Last Updated on October 7, 2021
Marketing is actually a significantly more important aspect of event management than most people realize. If you don’t market your events effectively, then people don’t hear about them. If people don’t hear about them, then your attendance numbers start to decline. And if your attendance numbers start to decline; well…
I think you can figure out the rest.
Now, the trouble with marketing, especially in today’s events landscape, is that it’s incredibly complex. Even if you’re just doing a bit of advertising through social media, there are so many variables to keep track of that it’s nearly impossible to observe and analyze your efforts. That, of course, makes it next to impossible to discern whether or not what you’re doing is actually working.
That’s where analytics comes in; business metrics are among the most powerful tools in any organization’s arsenal. For the uninitiated, those two terms are basically just a fancy way of saying you’ve got a systematic method in place for tracking, collecting, and analyzing business data. If you’re looking to determine the success (or failure) of your event marketing efforts, there’s no better way to go about it.
See, marketing is one of the fields most closely associated with analytics. There are mathematical formulae for determining just about everything, from cost per click to lead generation to registration. Today, we’re going to talk about how you can use those metrics in event marketing to determine what’s working well, what’s working poorly, and what could be working just a little bit better.
General Marketing Metrics
We’re going to kick things off by providing a few generalized tools for tracking your marketing efforts. Although these aren’t specifically tied to event management, they could still prove invaluable in tracking how well your efforts to get the word out are resonating amongst prospective attendees.
Cost Per Lead
Cost per lead is pretty simple to calculate – you just need to divide how much you spent to source new leads by the number of leads you sourced.
I’ll give an example. Let’s say you’ve got a marketing team that spends around $80,000 in a single month to source 5,000 new leads. Meanwhile, you run an event that costs $10,000 to market, manage, and run, generating 600 leads. Your marketing team’s CPL was $16, while your CPL was just a little higher, at $16.60. While regular market efforts should generate a positive ROI (we’ll discuss that metric later), your event might not.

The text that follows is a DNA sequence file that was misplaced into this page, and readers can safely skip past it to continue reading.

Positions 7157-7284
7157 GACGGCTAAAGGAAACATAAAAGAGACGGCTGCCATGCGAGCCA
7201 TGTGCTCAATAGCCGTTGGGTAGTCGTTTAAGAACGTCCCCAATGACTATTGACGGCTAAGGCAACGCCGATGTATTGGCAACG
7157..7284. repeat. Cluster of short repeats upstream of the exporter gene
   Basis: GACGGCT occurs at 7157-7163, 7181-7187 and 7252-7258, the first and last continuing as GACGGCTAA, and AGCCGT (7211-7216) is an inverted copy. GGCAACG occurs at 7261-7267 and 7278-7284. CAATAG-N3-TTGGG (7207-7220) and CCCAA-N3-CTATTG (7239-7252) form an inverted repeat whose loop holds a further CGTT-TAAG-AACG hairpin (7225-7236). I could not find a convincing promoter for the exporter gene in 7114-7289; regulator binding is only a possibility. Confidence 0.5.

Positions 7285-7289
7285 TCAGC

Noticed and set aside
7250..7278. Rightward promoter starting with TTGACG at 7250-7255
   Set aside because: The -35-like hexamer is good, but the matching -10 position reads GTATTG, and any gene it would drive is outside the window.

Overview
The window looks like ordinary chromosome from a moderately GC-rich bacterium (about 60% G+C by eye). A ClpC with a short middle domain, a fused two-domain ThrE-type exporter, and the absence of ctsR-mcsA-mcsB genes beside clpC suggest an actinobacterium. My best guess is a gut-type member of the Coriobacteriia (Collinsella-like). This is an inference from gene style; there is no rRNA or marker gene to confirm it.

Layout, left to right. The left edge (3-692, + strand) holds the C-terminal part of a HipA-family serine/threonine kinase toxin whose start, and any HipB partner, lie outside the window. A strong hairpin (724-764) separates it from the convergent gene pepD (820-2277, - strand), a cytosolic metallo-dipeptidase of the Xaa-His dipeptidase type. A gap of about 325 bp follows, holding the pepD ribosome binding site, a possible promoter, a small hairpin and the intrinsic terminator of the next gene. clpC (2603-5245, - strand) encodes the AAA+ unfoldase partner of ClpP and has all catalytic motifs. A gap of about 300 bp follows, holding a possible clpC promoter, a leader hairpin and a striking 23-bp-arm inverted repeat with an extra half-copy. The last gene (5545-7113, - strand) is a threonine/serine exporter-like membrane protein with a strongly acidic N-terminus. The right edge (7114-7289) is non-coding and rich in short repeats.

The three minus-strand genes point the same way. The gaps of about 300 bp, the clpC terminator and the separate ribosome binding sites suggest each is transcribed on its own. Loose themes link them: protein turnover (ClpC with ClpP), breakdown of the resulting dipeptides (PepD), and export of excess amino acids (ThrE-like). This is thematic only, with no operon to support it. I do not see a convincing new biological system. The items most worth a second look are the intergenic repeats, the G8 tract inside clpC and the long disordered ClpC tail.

Conversion rate is pretty much what it sounds like in the perspective of event management – of the leads you acquired at your event, which of those leads became paying customers?
The value of conversion rate in determining an event’s success is precisely why no metric should ever be examined in a vacuum. While events generally have a higher CPL, the trade-off is that conversion rate usually tends to be a whole lot better.
Now, it’s worth mentioning that conversion rate can be a bit of a slippery metric, as it requires you to specifically define its parameters before you’ll get anything of value out of it. You need to know both what period of time you’re measuring along with what you define as a conversion.
For example, you might want to calculate the rate at which people signed up for a new product or service from your business at your event. You might also want to calculate the number of people who signed up for one of your services after the event. Both calculations involve conversion rate, but they’re likely to obtain different results.
Basically, you need to make sure you know what you’re measuring before you measure it.
Quality Leads Generated
Now that you’ve got your conversion rate, another important metric to account for is Quality Leads Generated. Basically, this is the percentage of your leads that are legitimate sales prospects – the people who are highly likely to become customers and complete their journey through the sales funnel. Let’s say your event has a 10% conversion rate – that means that the number of quality leads you’ll generate is 60.
Cost Of Customer Acquisition
CoCA is a metric that’s closely related to CPL and QLG. To calculate it, simply take the number of quality leads you’ve generated, and divide your budget by that number. Going back to our first example; a budget of $10,000 means your CoCA with 60 quality leads works out to $166.67.
Average Sales Price
Another important metric to take into account is the average sales price (ASP). This is the average amount that your Quality Leads are actually willing to spend – and it’s probably one of the most valuable metrics in terms of tracking your ROI. To calculate it, simply average out how much each one of your quality leads spent on your business.
Return On Investment (ROI)
Here’s the metric that every event manager/marketer loves to hate. Basically, this metric is how you justify the cost of your event. It’s calculated differently based on the industry you’re involved in and the event you run, but generally you’re going to take the total revenue generated by your event and divide it by the budget. This’ll give you a general idea of how profitable things were…but not much else.
Too many people in the event industry look at ROI as the be-all and end-all of success metrics. It really isn’t. As you’ll soon see, there are other, more important metrics for you to keep track of – especially if you’re looking at your marketing efforts.
Social Marketing Metrics